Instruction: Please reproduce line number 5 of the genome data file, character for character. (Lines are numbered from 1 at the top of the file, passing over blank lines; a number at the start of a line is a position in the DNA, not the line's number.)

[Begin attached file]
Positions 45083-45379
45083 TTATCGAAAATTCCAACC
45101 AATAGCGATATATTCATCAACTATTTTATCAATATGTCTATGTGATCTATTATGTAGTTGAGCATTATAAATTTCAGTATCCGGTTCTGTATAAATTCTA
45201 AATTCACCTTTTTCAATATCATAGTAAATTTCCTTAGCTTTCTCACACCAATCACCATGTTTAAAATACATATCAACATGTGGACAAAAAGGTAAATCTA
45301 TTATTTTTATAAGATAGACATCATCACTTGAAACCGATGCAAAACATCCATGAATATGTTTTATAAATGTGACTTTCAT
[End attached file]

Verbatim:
45301 TTATTTTTATAAGATAGACATCATCACTTGAAACCGATGCAAAACATCCATGAATATGTTTTATAAATGTGACTTTCAT